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Ben Lomond Trail

This is a six-mile climb (or descent) up the east side of Ben Lomond, rising 3000 feet. That's about a 10% average rate of climb, folks. Add the narrowness of the trail, some areas with loose rock, and a bit of brush overgrowth, and you've got a ride that's only for strong skilled bikers. It's a beautiful ride with great views. It can be done as an out-and-back, or as part of a shuttled ride or loop ride that includes the Northern Skyline trail. An alternative ride that reaches the top of Ben Lomond Peak (and connects to this trail) is Willard Peak.

Dominc Bria climbs through shoulder-high ferns among the aspens as he ascends the Ben Lomond Trail. Photo by Bruce, August 28, 2008.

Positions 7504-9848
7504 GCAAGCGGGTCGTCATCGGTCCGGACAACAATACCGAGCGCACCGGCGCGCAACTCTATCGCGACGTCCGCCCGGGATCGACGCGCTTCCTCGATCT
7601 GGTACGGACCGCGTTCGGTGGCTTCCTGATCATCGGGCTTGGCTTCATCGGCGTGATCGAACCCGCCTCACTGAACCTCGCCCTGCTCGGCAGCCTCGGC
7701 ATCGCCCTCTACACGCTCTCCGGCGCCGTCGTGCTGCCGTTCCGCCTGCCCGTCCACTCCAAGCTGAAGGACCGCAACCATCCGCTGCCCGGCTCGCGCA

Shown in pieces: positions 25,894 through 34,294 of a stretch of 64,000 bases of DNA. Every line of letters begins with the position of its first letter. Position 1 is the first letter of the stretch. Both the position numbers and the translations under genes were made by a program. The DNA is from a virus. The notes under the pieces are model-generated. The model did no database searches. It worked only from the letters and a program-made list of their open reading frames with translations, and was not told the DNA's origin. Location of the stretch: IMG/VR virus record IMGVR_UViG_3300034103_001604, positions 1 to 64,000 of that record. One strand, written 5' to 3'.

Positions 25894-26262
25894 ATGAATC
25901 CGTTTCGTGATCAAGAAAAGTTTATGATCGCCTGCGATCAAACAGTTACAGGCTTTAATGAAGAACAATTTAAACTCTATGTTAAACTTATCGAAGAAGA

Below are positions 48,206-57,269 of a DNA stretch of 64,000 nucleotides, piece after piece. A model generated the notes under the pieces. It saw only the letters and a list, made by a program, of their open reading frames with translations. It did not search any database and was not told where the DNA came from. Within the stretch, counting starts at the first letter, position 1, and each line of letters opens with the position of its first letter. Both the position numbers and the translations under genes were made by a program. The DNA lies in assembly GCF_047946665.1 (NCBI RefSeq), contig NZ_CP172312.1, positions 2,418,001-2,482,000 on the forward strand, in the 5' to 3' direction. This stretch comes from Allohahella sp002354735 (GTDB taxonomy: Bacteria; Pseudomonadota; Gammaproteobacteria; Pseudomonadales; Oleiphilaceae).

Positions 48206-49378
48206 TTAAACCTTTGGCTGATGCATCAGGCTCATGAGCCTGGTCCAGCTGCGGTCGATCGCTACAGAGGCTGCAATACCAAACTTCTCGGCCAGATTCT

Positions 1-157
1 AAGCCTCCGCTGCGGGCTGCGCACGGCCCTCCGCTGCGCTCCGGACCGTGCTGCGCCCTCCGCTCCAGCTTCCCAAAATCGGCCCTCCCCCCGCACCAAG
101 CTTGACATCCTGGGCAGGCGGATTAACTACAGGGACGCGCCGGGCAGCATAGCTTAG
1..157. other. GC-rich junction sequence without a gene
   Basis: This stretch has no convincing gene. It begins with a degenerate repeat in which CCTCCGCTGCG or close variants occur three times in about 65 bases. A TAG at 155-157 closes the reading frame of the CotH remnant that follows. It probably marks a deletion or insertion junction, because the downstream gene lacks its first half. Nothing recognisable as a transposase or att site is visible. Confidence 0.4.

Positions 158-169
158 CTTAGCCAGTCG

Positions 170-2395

As an out-and-back, it's 12.2 miles round trip. In 2008, protruding snowberry and currant bushes slashed our legs until our shins were a mass of red sores. Check with the local bike shop for current trail-grooming conditions, but you might consider shin guards if you value beautiful legs. There are also a few spots of overgrown chokecherry where horses have burst out the trail. These areas are short, but until the trail sees some loving care, plan to hike through these spots.

Dom climbs through the forest of maple and aspen early in the ride.

Climbing from the bottom, keep straight (right) at the first fork. The first two miles are so-so riding, with a fairly stiff grade and frequent stretches of churned loose rock courtesy of horses.